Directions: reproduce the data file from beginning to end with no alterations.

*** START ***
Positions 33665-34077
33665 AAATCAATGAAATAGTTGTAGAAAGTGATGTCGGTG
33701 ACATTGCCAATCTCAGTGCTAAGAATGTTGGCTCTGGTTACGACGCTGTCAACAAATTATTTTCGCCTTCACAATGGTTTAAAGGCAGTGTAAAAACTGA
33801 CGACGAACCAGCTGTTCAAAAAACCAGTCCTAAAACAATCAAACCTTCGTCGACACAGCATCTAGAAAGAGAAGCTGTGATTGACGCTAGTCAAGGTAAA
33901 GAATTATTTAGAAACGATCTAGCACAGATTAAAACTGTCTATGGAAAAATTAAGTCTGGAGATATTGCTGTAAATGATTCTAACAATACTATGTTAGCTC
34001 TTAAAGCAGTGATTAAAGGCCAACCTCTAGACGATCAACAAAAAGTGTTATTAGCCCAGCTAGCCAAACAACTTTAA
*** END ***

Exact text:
Positions 33665-34077
33665 AAATCAATGAAATAGTTGTAGAAAGTGATGTCGGTG
33701 ACATTGCCAATCTCAGTGCTAAGAATGTTGGCTCTGGTTACGACGCTGTCAACAAATTATTTTCGCCTTCACAATGGTTTAAAGGCAGTGTAAAAACTGA
33801 CGACGAACCAGCTGTTCAAAAAACCAGTCCTAAAACAATCAAACCTTCGTCGACACAGCATCTAGAAAGAGAAGCTGTGATTGACGCTAGTCAAGGTAAA
33901 GAATTATTTAGAAACGATCTAGCACAGATTAAAACTGTCTATGGAAAAATTAAGTCTGGAGATATTGCTGTAAATGATTCTAACAATACTATGTTAGCTC
34001 TTAAAGCAGTGATTAAAGGCCAACCTCTAGACGATCAACAAAAAGTGTTATTAGCCCAGCTAGCCAAACAACTTTAA